“I feel worried for China’s economy. Not just for real estate, but the whole picture. What upsets me is not the loss of property, but losing the potential of making money.”
And so as we embellish our own memories of the past, as do our Chinese friends much to the Party’s Chagrin. The Party tries to herald it’s progress and China’s bright present, but they are finding that it is very difficult to compete with a past that never fully existed. If the Party hopes to maintain it’s grip on power, it can finally acknowledge the mistakes of the past, which it could distance itself from, to emphasize their progress; or it can continue to pursue its path of Legalism with a benevolent facade.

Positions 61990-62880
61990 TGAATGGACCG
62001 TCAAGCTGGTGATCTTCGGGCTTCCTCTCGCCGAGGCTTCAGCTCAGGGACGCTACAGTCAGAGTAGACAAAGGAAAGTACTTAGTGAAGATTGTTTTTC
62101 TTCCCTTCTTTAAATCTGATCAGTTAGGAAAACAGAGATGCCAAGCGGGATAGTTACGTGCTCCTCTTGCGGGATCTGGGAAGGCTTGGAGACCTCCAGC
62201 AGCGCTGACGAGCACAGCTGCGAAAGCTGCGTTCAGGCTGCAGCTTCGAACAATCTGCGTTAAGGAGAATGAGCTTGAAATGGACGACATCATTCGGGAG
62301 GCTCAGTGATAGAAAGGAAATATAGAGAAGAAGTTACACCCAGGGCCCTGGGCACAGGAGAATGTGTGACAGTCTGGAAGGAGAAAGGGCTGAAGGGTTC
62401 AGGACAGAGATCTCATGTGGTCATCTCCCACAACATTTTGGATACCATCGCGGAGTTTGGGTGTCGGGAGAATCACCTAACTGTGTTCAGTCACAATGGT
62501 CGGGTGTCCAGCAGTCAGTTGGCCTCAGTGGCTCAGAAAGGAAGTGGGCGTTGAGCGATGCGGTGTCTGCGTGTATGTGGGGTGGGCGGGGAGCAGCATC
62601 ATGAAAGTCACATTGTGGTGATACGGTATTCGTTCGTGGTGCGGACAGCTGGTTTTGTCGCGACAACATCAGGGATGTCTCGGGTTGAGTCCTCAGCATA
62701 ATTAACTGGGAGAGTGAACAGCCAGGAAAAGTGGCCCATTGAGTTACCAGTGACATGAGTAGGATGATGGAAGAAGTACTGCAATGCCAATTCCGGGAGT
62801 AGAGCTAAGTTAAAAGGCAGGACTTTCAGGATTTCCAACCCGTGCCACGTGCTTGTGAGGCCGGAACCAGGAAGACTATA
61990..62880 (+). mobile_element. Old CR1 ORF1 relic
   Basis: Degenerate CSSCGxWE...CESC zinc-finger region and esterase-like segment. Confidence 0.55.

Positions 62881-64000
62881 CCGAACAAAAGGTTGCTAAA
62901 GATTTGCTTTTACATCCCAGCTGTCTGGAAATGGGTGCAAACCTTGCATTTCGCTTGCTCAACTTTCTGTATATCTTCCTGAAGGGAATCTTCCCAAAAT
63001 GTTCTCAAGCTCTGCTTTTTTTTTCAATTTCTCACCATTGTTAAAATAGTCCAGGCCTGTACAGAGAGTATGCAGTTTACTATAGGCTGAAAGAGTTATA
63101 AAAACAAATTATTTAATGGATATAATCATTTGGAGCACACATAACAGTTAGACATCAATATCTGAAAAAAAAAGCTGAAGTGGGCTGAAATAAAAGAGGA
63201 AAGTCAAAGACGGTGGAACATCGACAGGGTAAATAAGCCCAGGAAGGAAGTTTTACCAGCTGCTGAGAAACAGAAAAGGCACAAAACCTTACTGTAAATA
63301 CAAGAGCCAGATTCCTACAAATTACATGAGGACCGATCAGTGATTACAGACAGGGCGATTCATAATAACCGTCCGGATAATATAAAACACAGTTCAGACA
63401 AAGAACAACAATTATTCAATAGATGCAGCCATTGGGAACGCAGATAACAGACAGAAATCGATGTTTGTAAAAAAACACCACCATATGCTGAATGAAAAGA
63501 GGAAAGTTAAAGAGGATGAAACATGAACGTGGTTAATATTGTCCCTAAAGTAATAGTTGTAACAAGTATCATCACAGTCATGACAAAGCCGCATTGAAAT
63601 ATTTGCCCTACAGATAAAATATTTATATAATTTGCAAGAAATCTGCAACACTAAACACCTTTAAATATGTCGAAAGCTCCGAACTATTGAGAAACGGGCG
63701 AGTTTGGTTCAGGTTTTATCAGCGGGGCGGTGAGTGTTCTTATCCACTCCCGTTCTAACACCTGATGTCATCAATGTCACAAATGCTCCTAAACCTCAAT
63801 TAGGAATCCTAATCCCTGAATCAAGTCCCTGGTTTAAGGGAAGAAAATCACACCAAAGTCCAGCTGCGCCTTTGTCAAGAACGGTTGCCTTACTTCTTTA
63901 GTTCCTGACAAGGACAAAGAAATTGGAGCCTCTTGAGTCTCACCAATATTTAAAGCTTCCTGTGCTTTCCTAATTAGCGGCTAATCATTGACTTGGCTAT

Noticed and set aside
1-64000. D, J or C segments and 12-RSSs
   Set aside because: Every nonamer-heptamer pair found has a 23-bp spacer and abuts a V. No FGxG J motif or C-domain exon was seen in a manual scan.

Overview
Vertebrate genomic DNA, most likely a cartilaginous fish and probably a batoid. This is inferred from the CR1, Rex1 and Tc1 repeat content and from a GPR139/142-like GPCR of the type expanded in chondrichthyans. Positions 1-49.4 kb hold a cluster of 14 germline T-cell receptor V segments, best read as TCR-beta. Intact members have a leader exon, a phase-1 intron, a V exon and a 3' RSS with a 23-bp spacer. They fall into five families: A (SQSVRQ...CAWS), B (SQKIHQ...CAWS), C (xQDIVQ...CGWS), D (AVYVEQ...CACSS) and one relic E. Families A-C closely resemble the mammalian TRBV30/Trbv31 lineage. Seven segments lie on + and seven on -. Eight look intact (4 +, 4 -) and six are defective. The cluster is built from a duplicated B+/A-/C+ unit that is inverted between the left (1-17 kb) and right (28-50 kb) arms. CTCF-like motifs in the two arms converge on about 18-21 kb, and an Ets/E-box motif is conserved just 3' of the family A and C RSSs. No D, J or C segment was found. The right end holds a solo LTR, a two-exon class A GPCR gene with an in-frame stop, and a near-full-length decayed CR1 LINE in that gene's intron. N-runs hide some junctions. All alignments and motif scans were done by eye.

- Ai Weiwei speaks out on his detention, appeared online for Newsweek and covers both the artist’s arrest and his ongoing campaign to pay a 2 million dollar tax bill. Ai’s description of his arrest is troubling, as well as Beijing’s attempts to silence him of which he said, “If you play a chess game, and play two or three moves, they throw the board away.” Shortly after paying part of the tax bill, the gov’t brought charges of pornography against him.
- Chinese executioner says job not complicated, appeared this week in Reuters. It gives a glimpse into one of China’s best kept state secrets: how many people are executed each year? It’s a little grisly, but it’s important to keep a focus on these issues.
- In innovation race, China is not yet a rival, study says, from the New York Times highlights the reasons why even though China is increasing its number of patents each year it still isn’t innovative.